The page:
Updated: How’s the new king looking?

7 04 2018

Each year, the academic journal Asian Survey has articles which provide brief country summaries of the previous year’s significant events. For 2017, well-known analyst and commentator Duncan McCargo has completed the article on Thailand (opens a PDF).

The article is necessarily short but has some comments on King Vajiralongkorn that merit posting here, not least because they mesh with some of PPT’s comments a few days ago.

In the abstract, McCargo states that “…King Vajiralongkorn is untested and lacks popular legitimacy.” True enough, although it has to be said that almost all those who succeed to thrones are largely “untested” and that popularity is no qualification for monarchy, where it is bloodlines that matter. Like a few other commentators, including some who are anti-monarchists, there’s a tendency to unfavorably compare Vajiralongkorn with his deceased father. Unfortunately, some of these comparisons required considerable retro-acceptance of palace propaganda about the dead king.

When he deals with the new reign, McCargo observes:

New King Vajiralongkorn’s detractors have long dismissed him as a playboy who takes little interest in serious matters, but since ascending the throne on December 1, 2016, he has proved to be an activist and interventionist monarch.

This is an important point. The areas where he has intervened, however, have been mostly about the monarchy and its privileges and the control of the palace. Clearly, Vajiralongkorn has been planning his succession maneuvers for some years. McCargo continues:

King Vajiralongkorn apparently pays very close attention to government policies and matters of legislation, especially where they may affect the legitimacy or privileges of the monarchy, or touch on matters of religion. He carefully monitors promotions and transfers inside the bureaucracy, especially the upper echelons of the military and the police force.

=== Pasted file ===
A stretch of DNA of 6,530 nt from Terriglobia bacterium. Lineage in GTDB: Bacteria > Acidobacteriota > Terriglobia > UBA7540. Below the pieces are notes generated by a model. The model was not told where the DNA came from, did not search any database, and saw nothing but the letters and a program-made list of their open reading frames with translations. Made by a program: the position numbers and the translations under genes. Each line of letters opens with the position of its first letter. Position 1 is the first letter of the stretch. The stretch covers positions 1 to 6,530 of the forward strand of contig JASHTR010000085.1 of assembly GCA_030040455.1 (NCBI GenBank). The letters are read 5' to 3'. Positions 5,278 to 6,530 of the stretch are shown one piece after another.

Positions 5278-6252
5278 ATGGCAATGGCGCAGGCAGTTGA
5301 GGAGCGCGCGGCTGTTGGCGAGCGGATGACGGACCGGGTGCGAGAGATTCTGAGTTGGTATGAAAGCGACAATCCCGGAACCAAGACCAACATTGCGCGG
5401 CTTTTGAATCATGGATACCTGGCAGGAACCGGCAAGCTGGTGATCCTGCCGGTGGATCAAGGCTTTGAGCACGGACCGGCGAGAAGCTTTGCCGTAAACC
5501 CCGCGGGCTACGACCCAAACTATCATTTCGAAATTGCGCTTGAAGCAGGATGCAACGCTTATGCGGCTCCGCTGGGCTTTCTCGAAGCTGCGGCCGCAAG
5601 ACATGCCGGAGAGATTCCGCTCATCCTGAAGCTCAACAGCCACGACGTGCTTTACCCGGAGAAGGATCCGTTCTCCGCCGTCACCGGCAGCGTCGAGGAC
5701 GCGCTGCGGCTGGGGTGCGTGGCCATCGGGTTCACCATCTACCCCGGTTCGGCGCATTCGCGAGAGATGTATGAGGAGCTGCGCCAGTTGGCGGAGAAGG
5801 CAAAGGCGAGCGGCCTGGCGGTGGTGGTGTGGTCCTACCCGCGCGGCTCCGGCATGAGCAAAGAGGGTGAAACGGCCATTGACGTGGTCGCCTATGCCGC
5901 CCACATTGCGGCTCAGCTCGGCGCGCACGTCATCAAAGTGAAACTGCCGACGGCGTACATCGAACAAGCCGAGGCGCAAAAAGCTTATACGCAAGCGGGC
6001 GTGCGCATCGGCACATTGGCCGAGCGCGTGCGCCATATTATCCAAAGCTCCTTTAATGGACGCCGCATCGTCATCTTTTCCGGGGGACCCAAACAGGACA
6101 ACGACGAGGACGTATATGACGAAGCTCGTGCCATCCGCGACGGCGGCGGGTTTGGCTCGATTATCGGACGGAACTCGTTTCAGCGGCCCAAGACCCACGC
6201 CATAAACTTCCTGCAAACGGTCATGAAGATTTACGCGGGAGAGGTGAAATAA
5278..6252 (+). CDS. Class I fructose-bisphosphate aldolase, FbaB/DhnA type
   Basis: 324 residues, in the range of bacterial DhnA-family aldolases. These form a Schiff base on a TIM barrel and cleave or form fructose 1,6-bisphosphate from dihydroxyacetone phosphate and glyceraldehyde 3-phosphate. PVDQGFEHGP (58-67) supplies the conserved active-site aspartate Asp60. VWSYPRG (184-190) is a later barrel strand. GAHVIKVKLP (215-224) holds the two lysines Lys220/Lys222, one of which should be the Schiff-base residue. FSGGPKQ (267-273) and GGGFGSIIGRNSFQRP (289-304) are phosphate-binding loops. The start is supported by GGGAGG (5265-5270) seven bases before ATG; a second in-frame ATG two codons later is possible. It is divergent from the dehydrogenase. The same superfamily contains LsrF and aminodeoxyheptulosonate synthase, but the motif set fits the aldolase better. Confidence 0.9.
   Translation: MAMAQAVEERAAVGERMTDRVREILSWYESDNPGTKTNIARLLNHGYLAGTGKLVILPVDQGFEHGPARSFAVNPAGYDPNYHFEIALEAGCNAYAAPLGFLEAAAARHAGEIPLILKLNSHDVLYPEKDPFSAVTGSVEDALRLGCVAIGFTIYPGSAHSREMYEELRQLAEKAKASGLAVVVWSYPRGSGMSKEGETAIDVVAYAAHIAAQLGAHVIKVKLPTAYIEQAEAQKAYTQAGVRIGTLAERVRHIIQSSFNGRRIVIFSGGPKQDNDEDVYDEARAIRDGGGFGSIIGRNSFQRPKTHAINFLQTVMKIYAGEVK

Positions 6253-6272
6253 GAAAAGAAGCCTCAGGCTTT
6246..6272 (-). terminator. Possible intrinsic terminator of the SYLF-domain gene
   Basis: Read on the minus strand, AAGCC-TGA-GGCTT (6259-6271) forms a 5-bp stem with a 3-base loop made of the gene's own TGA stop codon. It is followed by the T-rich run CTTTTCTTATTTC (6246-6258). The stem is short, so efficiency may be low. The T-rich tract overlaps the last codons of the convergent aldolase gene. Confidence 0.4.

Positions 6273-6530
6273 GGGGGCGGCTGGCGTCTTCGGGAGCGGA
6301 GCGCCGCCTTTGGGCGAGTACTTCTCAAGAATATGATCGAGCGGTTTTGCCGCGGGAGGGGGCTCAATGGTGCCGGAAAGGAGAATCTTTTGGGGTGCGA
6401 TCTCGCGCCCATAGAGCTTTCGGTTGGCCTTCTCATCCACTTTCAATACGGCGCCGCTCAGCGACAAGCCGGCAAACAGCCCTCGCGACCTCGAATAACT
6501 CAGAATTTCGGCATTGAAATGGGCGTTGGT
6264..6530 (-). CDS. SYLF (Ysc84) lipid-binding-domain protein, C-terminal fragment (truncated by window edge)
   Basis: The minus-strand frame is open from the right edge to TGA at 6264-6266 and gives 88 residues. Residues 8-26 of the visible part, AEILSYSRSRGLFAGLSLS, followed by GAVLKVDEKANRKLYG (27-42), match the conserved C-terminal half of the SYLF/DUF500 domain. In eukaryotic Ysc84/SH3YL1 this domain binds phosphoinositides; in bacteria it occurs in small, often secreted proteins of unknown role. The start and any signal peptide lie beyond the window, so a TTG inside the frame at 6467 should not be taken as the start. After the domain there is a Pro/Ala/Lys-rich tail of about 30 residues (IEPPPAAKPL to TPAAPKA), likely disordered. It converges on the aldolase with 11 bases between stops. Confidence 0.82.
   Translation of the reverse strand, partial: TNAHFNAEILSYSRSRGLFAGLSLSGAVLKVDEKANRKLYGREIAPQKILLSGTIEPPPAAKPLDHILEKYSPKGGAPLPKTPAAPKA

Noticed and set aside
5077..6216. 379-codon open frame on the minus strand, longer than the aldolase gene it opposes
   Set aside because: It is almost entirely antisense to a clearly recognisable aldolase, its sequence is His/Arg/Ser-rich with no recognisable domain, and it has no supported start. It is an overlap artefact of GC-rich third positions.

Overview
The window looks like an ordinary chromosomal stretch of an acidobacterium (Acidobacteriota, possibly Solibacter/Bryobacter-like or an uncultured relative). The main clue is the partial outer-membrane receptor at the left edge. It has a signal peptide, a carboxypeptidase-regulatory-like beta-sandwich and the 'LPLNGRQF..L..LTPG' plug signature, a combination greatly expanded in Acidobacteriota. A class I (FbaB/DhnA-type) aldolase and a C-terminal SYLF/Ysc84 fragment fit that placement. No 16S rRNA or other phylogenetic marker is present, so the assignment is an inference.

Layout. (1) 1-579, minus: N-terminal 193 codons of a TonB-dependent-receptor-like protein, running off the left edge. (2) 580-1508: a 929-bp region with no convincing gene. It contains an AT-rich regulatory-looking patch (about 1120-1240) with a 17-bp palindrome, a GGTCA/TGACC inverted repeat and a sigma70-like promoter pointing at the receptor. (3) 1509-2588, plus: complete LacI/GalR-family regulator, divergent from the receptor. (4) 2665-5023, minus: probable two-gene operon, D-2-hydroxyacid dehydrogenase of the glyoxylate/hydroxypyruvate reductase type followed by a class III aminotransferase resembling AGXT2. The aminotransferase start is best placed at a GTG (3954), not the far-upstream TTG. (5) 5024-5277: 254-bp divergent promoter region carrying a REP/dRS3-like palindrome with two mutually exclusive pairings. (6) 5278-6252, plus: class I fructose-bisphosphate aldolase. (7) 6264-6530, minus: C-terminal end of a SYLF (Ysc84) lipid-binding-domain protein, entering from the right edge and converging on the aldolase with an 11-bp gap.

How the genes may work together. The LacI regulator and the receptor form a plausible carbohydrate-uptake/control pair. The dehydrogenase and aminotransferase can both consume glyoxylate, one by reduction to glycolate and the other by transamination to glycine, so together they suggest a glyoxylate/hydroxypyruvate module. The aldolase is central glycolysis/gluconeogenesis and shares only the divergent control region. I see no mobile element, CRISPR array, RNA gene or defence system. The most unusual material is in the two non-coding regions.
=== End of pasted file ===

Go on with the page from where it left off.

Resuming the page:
His interest in religious matters goes back to the 1990s and we know about his intervention in police promotions. Readers may recall that the last police intervention was in favor of Pol Gen Jumpol Manmai. Later Jumpol was made a Grand Chamberlain in Vajiralongkorn’s palace. That didn’t go well and, as far as we can recall, nothing has been seen or heard from Jumpol since…. Which reminds us, if legal infractions cause the king to disgrace a senior aide, can we expect that Gen Prem Tinsulanonda will soon be sacked from the Privy Council by the king?

Presumably the upcoming military reshuffle will result from a junta-palace consensus. One report reckons the reshuffle buttresses The Dictator’s position.

But back to McCargo’s commentary. He says:

… the new king remains neither popular nor widely respected; crucially, while his father never left Thailand after 1967, King Vajiralongkorn spends much of his time in Germany. His private life is the topic of constant gossip and speculation. The prospect of his coronation—and a raft of associated symbolic changes, such as new banknotes, coins, and stamps—fills many Thais with apprehension.

In fact, Bhumibol visited Laos in April 1994 (an error also made officially), but this slip doesn’t diminish the point about Vajiralongkorn’s extensive periods away from Thailand. On the bit about gossip, that’s been true for several decades and the king seems to have accepted that he is a “black sheep.” That there is “apprehension” over symbolic changes may be true, but if a report in the Bangkok Post is to be believed, that apprehension seems to be dissipating. It says:

Large crowds formed long queues at provincial offices of the Treasury Department to exchange cash for the first lot of circulated coins bearing the image of King Rama X on Friday, the Chakri Memorial Day.

Palace propaganda continues apace, the military junta has crushed republicans, and monarchists are remaining adhered to the institution if not the person.

Update: Another measure of apprehension dissipating might be seen in the report of “traditional” clothing sales. While the report refers to the influence of a hit soap opera, the influence of the king’s efforts at a revival of all things pre-1932 are having an impact too.


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